Back in January, I had the worst month of my entire life. I was unbelievably depressed – I used up about 100 hours of sick time that month, because the thought of going to work was so overwhelming that I couldn’t even get out of bed. I cried all the time, because I didn’t know how else to deal with it. Luckily I had a really caring and understanding boss, and lots of help from people who loved me. I started a “secret” blog, because I needed to write stuff down, but I didn’t feel like it was something I could share with my regular readers (and friends) right then.
It’s far enough behind me now that I can post what I wrote then without feeling totally freaked out – in fact, I don’t feel freaked out at all. I’m in a really good place now, and I look back at what I wrote and I remember those awful feelings and I never want to feel that way again. To be totally honest, I’m sort of scared of January – I’m scared that I’ll have a breakdown again. I know I don’t have to worry – it’s not the MONTH, it’s the place where I was back then. And I’m not there anymore. But there’s still that little fear in the back of my head. I look at all the stuff I wrote then and I remember how I felt and THAT was fear. I was scared of how bad I felt and how powerless I felt to change it.
Anyway. Here it is. January 5, 2006.
Have you ever had a day where you wanted to take absolutely everything back? Everything you did, everything you said, everything you thought, even everything that you felt?
Have you ever done something completely stupid and even in the moment, when you’re actually doing it, you KNOW it’s stupid, you’re fully aware of it, and yet? Done.
Have you ever spent an entire day (or days, as the case may be) thinking yourself into a black hole in which the sheer force of the thoughts are pulling you into an inescapable vortex of awfulness? Like where there’s maybe one tiny thing bothering you, or something random irritated you. And then the next completely unrelated thing that happens (or doesn’t happen) not only magnifies the tiny thing, but then magnifies itself in the process. The next minor irritation magnifies the first two and before you know it, it’s three days later and you’re laying with your face on your desk, crying and wondering how you’re going to make it through the next 2 and a half hours before you can go home.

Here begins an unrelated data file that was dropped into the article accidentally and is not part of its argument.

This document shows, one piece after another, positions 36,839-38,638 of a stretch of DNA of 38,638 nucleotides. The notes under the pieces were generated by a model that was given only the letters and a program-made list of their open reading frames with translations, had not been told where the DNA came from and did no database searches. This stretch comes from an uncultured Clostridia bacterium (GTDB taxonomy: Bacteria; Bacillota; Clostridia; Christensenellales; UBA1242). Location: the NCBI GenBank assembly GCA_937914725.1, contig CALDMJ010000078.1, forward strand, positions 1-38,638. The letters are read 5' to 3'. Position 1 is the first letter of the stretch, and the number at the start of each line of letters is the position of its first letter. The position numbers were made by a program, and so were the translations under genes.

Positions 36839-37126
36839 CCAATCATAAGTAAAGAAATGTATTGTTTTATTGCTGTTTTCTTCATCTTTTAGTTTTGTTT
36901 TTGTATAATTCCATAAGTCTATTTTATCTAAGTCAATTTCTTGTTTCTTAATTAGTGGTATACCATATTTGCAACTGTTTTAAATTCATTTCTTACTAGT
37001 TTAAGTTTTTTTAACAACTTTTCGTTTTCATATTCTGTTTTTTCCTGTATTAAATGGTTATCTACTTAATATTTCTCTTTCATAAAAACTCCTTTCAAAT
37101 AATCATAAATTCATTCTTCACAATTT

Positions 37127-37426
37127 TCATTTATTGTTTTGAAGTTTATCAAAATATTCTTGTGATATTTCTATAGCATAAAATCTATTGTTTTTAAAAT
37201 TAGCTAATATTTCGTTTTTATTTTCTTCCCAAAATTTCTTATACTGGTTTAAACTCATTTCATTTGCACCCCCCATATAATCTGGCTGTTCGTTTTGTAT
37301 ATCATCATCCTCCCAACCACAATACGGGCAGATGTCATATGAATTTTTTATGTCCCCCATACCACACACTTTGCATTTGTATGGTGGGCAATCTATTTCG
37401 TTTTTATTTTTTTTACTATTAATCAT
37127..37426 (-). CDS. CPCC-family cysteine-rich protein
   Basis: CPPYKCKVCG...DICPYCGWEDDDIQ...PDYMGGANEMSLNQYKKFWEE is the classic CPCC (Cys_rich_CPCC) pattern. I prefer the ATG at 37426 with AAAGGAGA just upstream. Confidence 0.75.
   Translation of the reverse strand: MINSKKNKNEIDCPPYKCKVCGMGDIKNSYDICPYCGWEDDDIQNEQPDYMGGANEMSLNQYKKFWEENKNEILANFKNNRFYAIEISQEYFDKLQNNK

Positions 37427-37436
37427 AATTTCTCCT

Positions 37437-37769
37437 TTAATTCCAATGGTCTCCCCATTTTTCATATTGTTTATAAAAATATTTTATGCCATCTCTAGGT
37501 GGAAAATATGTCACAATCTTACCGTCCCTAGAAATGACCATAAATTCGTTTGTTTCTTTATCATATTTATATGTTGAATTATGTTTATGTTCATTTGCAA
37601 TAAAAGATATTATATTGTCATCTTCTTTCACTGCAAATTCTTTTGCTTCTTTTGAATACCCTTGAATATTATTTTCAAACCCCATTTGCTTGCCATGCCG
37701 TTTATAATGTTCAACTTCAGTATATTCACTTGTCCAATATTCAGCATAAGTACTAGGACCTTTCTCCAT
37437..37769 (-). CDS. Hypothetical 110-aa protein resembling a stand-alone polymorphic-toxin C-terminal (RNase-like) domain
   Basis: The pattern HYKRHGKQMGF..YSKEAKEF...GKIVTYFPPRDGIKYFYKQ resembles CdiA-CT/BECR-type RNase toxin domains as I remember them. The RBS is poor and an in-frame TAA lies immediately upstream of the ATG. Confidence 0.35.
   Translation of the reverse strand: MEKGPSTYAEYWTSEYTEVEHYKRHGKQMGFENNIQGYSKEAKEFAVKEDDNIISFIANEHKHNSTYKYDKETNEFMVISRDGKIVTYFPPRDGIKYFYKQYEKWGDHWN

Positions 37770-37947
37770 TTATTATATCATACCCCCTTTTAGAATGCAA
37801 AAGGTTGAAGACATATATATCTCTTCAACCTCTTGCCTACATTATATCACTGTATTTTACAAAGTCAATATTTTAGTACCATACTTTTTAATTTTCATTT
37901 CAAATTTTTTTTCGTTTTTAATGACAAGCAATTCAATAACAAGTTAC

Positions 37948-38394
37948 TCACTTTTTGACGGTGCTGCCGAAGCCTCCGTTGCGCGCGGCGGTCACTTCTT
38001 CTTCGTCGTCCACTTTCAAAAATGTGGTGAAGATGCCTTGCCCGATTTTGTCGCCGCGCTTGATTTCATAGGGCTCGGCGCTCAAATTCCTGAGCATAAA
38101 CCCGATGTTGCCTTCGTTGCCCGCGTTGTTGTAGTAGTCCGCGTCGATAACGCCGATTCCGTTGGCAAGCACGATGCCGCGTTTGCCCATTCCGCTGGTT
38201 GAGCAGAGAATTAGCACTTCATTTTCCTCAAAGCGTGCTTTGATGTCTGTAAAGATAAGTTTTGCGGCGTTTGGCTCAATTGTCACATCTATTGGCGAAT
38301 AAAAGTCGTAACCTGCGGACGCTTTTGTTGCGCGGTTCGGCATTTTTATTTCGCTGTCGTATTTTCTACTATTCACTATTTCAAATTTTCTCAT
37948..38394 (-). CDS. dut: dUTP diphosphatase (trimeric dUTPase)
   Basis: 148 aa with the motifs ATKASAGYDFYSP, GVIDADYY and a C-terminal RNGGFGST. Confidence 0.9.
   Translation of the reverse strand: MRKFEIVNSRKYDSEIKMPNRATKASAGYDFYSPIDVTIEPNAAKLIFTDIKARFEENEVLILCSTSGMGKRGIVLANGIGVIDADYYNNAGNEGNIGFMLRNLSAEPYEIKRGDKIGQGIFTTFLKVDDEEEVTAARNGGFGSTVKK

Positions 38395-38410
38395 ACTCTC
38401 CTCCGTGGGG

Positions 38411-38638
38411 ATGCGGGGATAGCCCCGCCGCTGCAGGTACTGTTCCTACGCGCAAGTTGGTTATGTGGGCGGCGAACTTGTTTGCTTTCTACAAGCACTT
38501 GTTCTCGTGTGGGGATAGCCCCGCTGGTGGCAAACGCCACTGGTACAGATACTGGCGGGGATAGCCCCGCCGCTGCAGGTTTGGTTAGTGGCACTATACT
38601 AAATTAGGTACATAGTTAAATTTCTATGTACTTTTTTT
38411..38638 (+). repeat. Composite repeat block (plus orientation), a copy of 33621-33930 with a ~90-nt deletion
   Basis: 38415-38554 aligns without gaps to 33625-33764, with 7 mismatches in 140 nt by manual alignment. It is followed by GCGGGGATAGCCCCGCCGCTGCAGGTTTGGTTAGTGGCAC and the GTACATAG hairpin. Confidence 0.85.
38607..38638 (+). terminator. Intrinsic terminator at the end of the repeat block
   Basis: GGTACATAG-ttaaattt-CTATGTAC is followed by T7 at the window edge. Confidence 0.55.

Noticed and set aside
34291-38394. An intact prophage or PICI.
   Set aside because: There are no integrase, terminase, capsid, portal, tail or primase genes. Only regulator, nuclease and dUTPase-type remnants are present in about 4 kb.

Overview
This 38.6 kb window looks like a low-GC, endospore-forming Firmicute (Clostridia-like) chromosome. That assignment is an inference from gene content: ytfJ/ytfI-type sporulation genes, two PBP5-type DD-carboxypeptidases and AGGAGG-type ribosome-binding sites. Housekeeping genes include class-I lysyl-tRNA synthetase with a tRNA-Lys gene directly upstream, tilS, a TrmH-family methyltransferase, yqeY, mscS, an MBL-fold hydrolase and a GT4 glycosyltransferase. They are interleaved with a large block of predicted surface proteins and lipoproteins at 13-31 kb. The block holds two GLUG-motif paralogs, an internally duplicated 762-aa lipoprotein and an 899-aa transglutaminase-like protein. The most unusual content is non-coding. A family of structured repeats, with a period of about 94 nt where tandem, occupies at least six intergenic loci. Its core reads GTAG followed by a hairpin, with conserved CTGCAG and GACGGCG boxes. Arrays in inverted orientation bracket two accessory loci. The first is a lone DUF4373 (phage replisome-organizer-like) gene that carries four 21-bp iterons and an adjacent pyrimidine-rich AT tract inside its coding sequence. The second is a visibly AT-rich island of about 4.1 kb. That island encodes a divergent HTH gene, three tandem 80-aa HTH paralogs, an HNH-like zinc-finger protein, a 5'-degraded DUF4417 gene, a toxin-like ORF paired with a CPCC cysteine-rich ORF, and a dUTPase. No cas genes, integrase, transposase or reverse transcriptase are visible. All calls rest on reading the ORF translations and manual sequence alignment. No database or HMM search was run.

Have you ever said something that the second it’s out of your mouth (or out in cyberspace) you wish you’d never said it? It’s impossible to take back. You’re fucked. And quite possibly, depending on who you said it to, the un-take-backable (YES, it’s a word – at least NOW it is) ridiculousness that seemed like a fine idea a mere second ago has most likely caused irreparable damage to your relationship with the person you said it to. And no matter what you say after the fact, there’s no possible way to explain away what you said without either making things worse or sounding like a neurotic crazy person. Neither of those are good options. How do you tell someone that the stupid thing you said wasn’t really about them at all, but a result of the awful thought vortex and the self-magnifying random shit? And that that, coupled with your penchant for occasionally being overdramatic AND the above mentioned acts of stupidity collides in what can only be described as a hurricane of self-destruction in which they are the confused and unwitting victim? You can’t. At least not without sounding like a neurotic crazy person.
It’s a day (or days) that you can’t take back. Days in which every decision you made, every word out of your mouth, every thought in your head, was clouded by the hurricane. It’s days when your usually sane and rational and mellow and laid-back self was (if we’re going with the hurricane theme) blown into a wall, knocked unconscious and was taking entirely too long to shake it off. SHAKE IT OFF!! Damn. So now it’s shaken off, but you look back at the path of destruction and wish, over and over, that you could take it all back.
Has any of this happened to anyone? Yeah, me neither. I was just wondering.